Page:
Photos of big tuna hanging from their tails usually leave me a little cold, particularly when those tuna have been caught in Japan, the world’s largest consumer of the endangered bluefin.
But this picture released today by the Yomiuri, a Japanese daily, makes me feel… if not exactly warm and fuzzy… at least a little relieved. It’s the first catch of tuna to be landed since the March 11 quake decimated the northeast’s fishing industry. The haul of some 17 tons came into the Shiogama port in Miyagi prefecture, one of the worst affected in last month’s disasters. Japan’s tuna boats go out to sea to find schools of the lucrative fish for weeks and months at a time. The Hoyo Maru No. 18 was out at sea in the Mariana Islands, north of Guam, when the captain heard there had been a quake and tsunami, he told the Mainichi Daily News.
Shiogama, one of the nation’s biggest tuna ports, took a beating last month. In addition to the over 18,000 fishing boats damaged in the tsunami, the industry infrastructure up and down the Tohoku coast was seriously hurt. A week after the tsunami struck, in the northern fishing town of Misawa, I asked the head of the local fishing association if anybody had gone out since the disasters. “No no no no no no,” he said emphatically. At that time, there was no fuel for the boats. There was no electricity to make ice to keep the fish cold. There was not even a building anymore where the ice used to be made. “There is nothing,” he said. A tuna trade magazine reported that the industry was hit hard around Sendai, where skipjack and albacore (both smaller and less endangered than the larger bluefin and bigeye tunas) are fished.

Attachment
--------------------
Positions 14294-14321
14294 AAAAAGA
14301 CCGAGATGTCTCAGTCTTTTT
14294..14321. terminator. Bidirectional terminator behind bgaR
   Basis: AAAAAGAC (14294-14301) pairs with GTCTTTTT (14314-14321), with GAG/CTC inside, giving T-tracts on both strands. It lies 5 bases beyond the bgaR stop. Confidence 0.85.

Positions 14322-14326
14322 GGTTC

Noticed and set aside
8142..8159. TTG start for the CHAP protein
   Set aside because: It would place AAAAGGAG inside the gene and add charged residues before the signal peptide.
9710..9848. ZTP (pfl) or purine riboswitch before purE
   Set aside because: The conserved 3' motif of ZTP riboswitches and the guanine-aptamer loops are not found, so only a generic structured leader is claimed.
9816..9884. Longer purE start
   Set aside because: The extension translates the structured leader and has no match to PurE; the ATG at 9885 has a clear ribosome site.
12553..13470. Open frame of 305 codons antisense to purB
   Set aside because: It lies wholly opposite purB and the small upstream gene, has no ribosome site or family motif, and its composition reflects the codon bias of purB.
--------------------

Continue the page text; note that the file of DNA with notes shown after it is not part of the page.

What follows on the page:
Meanwhile, fishermen further south are weathering the effects of the ongoing nuclear crisis. On Thursday, a Fukushima cooperative canceled their abalone and urchin fishing due to radioactive contamination, according to NHK. Several nations have banned or limited food imports from Japan, and the nation’s roughly $1.5 billion seafood export sector is suffering. Sales are down by over half at Tokyo’s famous Tsukiji fish market, where in January a giant bluefin tuna was auctioned for the record price of nearly $400,000. Some wholesalers there have simply shuttered up.
Today’s landing of 17 tons of fish won’t recharge the northeast’s fishing industry alone. But for one morning, the fish market in Shiogama swung back into action and a little life was breathed back into a corner of the world that needed it. Tomorrow, we can revisit how Japan, in better times, could be a more responsible steward of the world’s tuna stocks. Today, let’s appreciate the news of this first catch because it signals the return of something that’s all too elusive in Japan these days — normalcy.
(See pictures of the tuna trade in the Philippines.)